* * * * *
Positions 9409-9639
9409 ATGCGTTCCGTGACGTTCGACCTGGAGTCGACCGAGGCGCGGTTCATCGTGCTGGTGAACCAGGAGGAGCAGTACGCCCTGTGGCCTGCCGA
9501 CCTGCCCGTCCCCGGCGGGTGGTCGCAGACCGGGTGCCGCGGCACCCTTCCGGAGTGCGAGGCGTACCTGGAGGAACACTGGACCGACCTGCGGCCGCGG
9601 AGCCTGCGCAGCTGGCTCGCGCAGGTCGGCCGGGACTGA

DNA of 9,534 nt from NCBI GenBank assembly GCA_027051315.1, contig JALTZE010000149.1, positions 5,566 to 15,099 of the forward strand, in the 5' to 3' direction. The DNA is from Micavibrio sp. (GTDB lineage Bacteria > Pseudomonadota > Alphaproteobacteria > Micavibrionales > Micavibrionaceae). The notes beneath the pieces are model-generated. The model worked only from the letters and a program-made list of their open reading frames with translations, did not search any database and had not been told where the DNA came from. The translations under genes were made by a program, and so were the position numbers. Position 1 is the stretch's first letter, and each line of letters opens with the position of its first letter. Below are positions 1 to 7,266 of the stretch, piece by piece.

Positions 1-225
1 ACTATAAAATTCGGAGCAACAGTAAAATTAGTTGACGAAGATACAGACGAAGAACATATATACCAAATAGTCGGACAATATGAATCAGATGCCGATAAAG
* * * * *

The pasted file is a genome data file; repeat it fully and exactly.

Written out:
Positions 9409-9639
9409 ATGCGTTCCGTGACGTTCGACCTGGAGTCGACCGAGGCGCGGTTCATCGTGCTGGTGAACCAGGAGGAGCAGTACGCCCTGTGGCCTGCCGA
9501 CCTGCCCGTCCCCGGCGGGTGGTCGCAGACCGGGTGCCGCGGCACCCTTCCGGAGTGCGAGGCGTACCTGGAGGAACACTGGACCGACCTGCGGCCGCGG
9601 AGCCTGCGCAGCTGGCTCGCGCAGGTCGGCCGGGACTGA

DNA of 9,534 nt from NCBI GenBank assembly GCA_027051315.1, contig JALTZE010000149.1, positions 5,566 to 15,099 of the forward strand, in the 5' to 3' direction. The DNA is from Micavibrio sp. (GTDB lineage Bacteria > Pseudomonadota > Alphaproteobacteria > Micavibrionales > Micavibrionaceae). The notes beneath the pieces are model-generated. The model worked only from the letters and a program-made list of their open reading frames with translations, did not search any database and had not been told where the DNA came from. The translations under genes were made by a program, and so were the position numbers. Position 1 is the stretch's first letter, and each line of letters opens with the position of its first letter. Below are positions 1 to 7,266 of the stretch, piece by piece.

Positions 1-225
1 ACTATAAAATTCGGAGCAACAGTAAAATTAGTTGACGAAGATACAGACGAAGAACATATATACCAAATAGTCGGACAATATGAATCAGATGCCGATAAAG